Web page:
Karsten Warholm: The Norwegian world record holder's early days. GETTY IMAGES

Norwegian star Karsten Warholm got his first taste of victory at the age of seven when he won a medal in jeans at a local road race in the picturesque town of Ulsteinvik in the heart of Norway.

Over the years, Karsten Warholm's victories have piled up, with medals of all shapes and sizes adorning the walls of his childhood bedroom in Ulsteinvik, Norway, a town of around 9,000 people. 

This once modest collection has grown to nearly a hundred, a testament to the tireless dedication and unparalleled talent of the winner of two European Championships, three World Championships and the Olympic 400m hurdles title in Tokyo in 2021 

Each medal tells a story of triumph, perseverance, and the relentless pursuit of excellence that has defined Warholm's remarkable journey, which ended as a global icon but began as a young boy encouraged by a friend to run a local race in the summer of 2003. 

"He turned up in jeans, no sportswear, and crushed everyone. After that he took up athletics. I also did athletics for years, but because I was competing against Karsten, my list of achievements consists mainly of silver medals," his friend Kristian Mork told AFP.

In his family home near Ulsteinvik, Karsten Warholm's childhood bedroom now serves as a trophy room. Noticeably absent are his Olympic gold medal from Tokyo and a shoe he wore during his record-breaking 400m hurdles run, which are kept elsewhere.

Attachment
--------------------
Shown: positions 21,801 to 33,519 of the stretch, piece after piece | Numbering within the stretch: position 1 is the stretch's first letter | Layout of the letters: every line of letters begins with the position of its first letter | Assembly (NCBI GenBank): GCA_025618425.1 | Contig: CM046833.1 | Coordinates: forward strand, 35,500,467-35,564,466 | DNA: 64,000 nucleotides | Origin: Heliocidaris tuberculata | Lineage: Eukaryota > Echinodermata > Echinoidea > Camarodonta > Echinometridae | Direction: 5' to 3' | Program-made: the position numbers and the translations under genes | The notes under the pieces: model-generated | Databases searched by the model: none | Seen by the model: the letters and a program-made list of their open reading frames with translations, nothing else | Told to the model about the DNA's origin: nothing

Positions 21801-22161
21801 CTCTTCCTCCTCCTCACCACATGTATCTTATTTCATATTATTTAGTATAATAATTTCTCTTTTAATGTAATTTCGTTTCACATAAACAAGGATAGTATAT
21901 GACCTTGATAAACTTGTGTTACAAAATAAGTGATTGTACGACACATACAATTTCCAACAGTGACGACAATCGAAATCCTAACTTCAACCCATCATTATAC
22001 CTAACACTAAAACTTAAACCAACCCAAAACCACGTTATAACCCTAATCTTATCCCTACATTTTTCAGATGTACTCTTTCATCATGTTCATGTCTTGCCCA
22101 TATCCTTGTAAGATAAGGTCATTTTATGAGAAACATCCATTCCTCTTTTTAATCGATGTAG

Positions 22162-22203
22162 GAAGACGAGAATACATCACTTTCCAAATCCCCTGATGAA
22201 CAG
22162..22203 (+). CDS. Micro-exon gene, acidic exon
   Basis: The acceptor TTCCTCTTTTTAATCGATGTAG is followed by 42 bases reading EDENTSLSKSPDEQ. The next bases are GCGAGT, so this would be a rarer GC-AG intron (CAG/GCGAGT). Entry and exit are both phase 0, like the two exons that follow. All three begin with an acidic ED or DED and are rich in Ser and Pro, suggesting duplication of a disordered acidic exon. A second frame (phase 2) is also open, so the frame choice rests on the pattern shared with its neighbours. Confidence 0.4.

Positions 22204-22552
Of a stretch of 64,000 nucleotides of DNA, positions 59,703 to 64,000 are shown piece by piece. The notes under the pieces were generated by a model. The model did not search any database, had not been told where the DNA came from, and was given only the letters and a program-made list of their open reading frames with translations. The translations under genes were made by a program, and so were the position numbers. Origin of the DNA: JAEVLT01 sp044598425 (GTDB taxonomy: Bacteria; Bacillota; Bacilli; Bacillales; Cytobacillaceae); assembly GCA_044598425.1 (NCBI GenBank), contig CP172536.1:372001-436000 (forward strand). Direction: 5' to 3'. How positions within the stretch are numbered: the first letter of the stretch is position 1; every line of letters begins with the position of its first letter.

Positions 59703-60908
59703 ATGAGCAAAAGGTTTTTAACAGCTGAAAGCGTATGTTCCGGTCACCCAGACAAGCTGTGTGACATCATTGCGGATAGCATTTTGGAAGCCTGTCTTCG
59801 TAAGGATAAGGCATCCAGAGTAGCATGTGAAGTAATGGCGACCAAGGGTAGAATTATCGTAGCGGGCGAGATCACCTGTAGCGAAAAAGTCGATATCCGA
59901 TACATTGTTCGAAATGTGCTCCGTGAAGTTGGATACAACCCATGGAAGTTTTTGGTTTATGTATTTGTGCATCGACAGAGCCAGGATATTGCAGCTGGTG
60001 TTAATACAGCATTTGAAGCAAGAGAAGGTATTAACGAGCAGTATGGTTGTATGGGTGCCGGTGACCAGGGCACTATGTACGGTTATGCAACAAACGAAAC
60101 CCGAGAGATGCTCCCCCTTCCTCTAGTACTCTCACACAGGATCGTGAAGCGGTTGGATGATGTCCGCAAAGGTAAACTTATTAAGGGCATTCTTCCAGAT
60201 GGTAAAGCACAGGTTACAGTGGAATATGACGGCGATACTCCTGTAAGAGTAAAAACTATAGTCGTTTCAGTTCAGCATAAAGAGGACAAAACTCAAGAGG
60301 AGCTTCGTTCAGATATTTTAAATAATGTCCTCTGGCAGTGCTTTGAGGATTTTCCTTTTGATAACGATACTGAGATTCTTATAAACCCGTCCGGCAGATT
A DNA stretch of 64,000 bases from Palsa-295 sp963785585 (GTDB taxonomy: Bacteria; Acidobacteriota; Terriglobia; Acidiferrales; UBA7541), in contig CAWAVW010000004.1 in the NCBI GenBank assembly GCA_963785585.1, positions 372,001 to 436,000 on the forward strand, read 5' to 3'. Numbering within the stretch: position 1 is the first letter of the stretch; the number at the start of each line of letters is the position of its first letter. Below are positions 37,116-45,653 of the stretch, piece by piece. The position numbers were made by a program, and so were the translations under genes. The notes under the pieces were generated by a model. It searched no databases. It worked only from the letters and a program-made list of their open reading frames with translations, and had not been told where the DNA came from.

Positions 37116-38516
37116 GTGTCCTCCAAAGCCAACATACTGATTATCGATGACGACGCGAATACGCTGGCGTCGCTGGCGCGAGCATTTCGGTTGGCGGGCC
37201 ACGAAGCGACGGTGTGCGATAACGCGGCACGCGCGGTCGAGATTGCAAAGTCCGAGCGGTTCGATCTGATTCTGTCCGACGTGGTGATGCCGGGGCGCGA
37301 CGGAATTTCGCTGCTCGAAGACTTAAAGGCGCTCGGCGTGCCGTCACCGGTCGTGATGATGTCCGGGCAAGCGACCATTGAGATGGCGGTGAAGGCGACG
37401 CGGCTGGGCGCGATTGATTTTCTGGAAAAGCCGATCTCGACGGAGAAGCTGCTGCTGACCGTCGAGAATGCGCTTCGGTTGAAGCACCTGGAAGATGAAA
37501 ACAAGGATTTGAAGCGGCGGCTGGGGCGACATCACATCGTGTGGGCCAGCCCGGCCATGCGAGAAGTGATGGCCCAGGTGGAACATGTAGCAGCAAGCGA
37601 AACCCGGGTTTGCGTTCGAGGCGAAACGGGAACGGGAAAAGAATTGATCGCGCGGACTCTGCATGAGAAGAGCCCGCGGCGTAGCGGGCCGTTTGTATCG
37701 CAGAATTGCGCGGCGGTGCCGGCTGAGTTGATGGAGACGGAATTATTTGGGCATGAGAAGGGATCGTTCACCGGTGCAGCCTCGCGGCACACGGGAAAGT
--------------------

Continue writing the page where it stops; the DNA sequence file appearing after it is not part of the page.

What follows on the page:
What he did in Tokyo, when he shaved 0.76 seconds off his world record, is a historic Olympic moment as he became the first man to run under 46 seconds, beating Kevin Young’s previous record of 46.78 set in Barcelona 1992.

"We always try to leave a little room... just in case," laughs Kristine Golin Haddal, Karsten's mother and agent, about getting another medal at Paris 2024. The Norwegian 'Viking' is the big favourite for the Olympics, despite his defeat at the last Diamond League.

In their youth, Kristine was a passionate athlete, while Mikal devoted himself to football. This dynamic home environment inevitably influenced their son Karsten.

At the age of 15, Warholm became a track and field sensation at the 2011 unofficial National Youth Indoor Championships, winning gold medals in the long jump, high jump, 60m, 60m hurdles and 200m in just one weekend. "He liked to try out different events, to challenge himself, to see if he could do this or that," said Kristine. 

"He trained all year round, often outdoors. I'm not sure he always enjoyed it, but he did everything we agreed, rain or shine," said his former high school physical education teacher, Svein Ove Fylsvik. 

Although Warholm competed in the 400m hurdles, he began his athletics story in the octathlon, the youth equivalent of the decathlon. He won the gold medal at the 2015 World Junior Championships in Donetsk.

"He wasn't a big fan of the 400m. Too tiring. He continued to be versatile and dabbled in everything until he was 18 or 19. He struggled to really excel in the combined events because he wasn't very good at the javelin," Arve Hatloy, his youth coach, said.

Only upon relocating to Oslo in 2015 did Warholm truly dedicate himself to the 400m hurdles, a decision under the mentorship of his current coach, Leif Olav Alnes, that would ultimately pave the way for his record-breaking achievements.

He and Tokyo 2020 1,500 gold medallist Jakob Ingebrigtsen served as an inspiration to his countrymen, as did 20-year-old hurdles specialist Lovise Skarbovik Andresen. "They show that you can come from a small, remote place and become the best in the world," she told AFP.